The Crouches
Kitty Lashly
Rita King
World War II
Tom Edwards
Ernie Treagus
Mel Baker
Madeline Ambrose
John Sexton


Julia Moore

Walter Hart

Dulcie Hart

Sidney Morgan

Charles Routledge

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A village history in West Sussex


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By Rita King (neé Johnson)

I was born at No 1 Sydenham Terrace, later we moved to 17  Commonside. There we had a wireless, and once a week it was my job to take the old accumulator and collect a newly charged one from Mr Lee, who lived up Monks Hill. Great care had to be taken not to spill the acid, as it would have burnt you. I became friendly with Kitty and Lily Lashly and we had great fun together. There was very little traffic about so we were able to play games in the street, such as 'whips and tops', skipping and marbles. In those days our parents gave us a lot of freedom and would let us go off on our own, and we felt very safe. We would play on the Common (in those days a 'wild' bit, not a football pitch), then up the hill and across the three-cornered patch to the gravel pit on the other side of the road. There we would make dens and climb trees. In the spring we would go to 'The Grove' in Stansted Wood and pick bunches of primroses and bluebells for our mothers. Eventually, my parents bought me a cycle from Mr Collins' shop in East Street. Then I was able to join the others, and we would sometimes cycle to Stansted, then on to Racton, past Sindles Farm, and picnic in Racton monument. Autumn time my mother and friends would walk us children to Walderton, there we would go up on the Downs to pick blackberries. When our baskets were full we would eat a packed lunch and play, before the long walk home, scratched and tired, but happy! We would also go 'nutting' with my father, there were chestnuts, beech and hazel nuts to be gathered.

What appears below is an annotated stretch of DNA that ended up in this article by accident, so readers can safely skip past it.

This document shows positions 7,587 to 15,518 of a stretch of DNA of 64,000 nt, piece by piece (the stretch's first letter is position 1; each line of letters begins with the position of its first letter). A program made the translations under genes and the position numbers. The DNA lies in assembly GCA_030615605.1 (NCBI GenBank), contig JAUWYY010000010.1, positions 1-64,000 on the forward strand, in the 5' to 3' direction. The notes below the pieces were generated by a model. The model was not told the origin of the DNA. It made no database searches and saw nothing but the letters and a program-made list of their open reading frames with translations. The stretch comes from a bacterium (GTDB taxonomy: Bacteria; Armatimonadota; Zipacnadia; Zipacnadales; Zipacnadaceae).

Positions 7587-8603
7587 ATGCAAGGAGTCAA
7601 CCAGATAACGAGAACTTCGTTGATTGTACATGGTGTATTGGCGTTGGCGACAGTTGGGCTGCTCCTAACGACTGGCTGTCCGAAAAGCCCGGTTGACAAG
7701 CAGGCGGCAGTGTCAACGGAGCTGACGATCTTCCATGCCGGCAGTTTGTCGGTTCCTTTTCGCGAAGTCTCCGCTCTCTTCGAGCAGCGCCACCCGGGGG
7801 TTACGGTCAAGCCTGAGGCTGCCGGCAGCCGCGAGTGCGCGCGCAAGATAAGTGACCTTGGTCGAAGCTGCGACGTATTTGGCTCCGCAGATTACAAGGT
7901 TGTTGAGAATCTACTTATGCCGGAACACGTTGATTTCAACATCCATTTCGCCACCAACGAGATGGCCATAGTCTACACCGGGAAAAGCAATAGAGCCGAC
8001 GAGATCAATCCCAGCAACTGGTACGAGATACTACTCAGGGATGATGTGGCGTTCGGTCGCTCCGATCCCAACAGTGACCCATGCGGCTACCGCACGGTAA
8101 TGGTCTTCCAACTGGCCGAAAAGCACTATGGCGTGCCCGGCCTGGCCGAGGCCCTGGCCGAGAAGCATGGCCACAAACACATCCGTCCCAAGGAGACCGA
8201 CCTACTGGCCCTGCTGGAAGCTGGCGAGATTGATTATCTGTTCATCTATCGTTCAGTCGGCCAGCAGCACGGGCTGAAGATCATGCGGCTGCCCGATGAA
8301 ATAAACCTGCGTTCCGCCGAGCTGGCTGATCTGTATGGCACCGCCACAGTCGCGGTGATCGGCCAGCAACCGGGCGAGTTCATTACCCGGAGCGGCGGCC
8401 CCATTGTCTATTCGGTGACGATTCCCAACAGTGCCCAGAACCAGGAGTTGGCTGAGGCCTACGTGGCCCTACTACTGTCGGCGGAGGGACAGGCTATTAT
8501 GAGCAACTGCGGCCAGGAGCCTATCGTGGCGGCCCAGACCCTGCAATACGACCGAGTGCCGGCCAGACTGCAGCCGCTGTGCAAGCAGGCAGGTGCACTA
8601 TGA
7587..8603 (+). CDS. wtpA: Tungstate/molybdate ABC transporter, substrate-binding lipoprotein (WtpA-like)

My father, A. Johnson (known to everyone as 'Johno'), kept the general store in North Street. When I was nine we moved there to live 'over the shop'. I used to help by serving behind the counter, and 'weighing up', as everything came in loose. We sold everything from cask vinegar to pills and potions, butter to paraffin! The counter was always hill of sweets, mainly for children to buy on their way to school. When customers had their weekly orders of groceries, my father always gave them a bag of sweets! He made the most delicious ice cream, using full cream Channel Island TT milk, delivered mainly by Edgell's horse and cart. It took him 20 minutes without stopping to turn the handle on the churn in the ice - if he was called away, I had to take over.

Miss Kemp and Miss Watson ran the Guides. I became one, and worked my way up to be, first, a 'seconder', then a 'patrol leader'. It was enjoyable to work for badges. Once, Daisy Whiting and I swam across Emsworth Mill Pond to get our 50 yards swimmers' badges. In the summer the Guides went to camp on various farms in West Sussex. Everything was basic. We had to take a pillow case, and a sewn-up sheet, which we filled with straw to sleep on. Every drop of water and wood had to be collected from the farm yard. There was only cold water to wash in, and the latrines were fixed precariously over a deep pit! If it rained we daren't touch the sides of the tent or the water would come in. All the cooking was done on the camp fire or in a hay box. At night we would sit in a big circle around the fire, and sing campfire songs.